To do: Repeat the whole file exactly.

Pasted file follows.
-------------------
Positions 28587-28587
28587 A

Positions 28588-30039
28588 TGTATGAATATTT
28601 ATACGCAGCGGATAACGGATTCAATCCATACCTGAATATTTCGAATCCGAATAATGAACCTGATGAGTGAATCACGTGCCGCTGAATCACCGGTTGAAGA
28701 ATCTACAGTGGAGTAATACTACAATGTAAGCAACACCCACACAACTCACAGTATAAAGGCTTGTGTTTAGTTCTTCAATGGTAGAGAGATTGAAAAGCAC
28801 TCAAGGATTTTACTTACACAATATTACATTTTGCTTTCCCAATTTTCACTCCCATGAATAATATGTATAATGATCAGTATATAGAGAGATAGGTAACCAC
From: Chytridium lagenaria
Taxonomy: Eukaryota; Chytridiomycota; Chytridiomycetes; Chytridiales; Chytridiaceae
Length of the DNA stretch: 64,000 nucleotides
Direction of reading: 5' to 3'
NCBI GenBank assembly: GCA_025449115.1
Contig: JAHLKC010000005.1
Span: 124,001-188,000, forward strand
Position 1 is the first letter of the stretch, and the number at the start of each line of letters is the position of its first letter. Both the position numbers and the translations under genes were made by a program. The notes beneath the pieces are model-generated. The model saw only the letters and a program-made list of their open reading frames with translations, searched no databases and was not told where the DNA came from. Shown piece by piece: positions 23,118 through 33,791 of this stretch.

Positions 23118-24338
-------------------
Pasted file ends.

Positions 28587-28587
28587 A

Positions 28588-30039
28588 TGTATGAATATTT
28601 ATACGCAGCGGATAACGGATTCAATCCATACCTGAATATTTCGAATCCGAATAATGAACCTGATGAGTGAATCACGTGCCGCTGAATCACCGGTTGAAGA
28701 ATCTACAGTGGAGTAATACTACAATGTAAGCAACACCCACACAACTCACAGTATAAAGGCTTGTGTTTAGTTCTTCAATGGTAGAGAGATTGAAAAGCAC
28801 TCAAGGATTTTACTTACACAATATTACATTTTGCTTTCCCAATTTTCACTCCCATGAATAATATGTATAATGATCAGTATATAGAGAGATAGGTAACCAC
From: Chytridium lagenaria
Taxonomy: Eukaryota; Chytridiomycota; Chytridiomycetes; Chytridiales; Chytridiaceae
Length of the DNA stretch: 64,000 nucleotides
Direction of reading: 5' to 3'
NCBI GenBank assembly: GCA_025449115.1
Contig: JAHLKC010000005.1
Span: 124,001-188,000, forward strand
Position 1 is the first letter of the stretch, and the number at the start of each line of letters is the position of its first letter. Both the position numbers and the translations under genes were made by a program. The notes beneath the pieces are model-generated. The model saw only the letters and a program-made list of their open reading frames with translations, searched no databases and was not told where the DNA came from. Shown piece by piece: positions 23,118 through 33,791 of this stretch.

Positions 23118-24338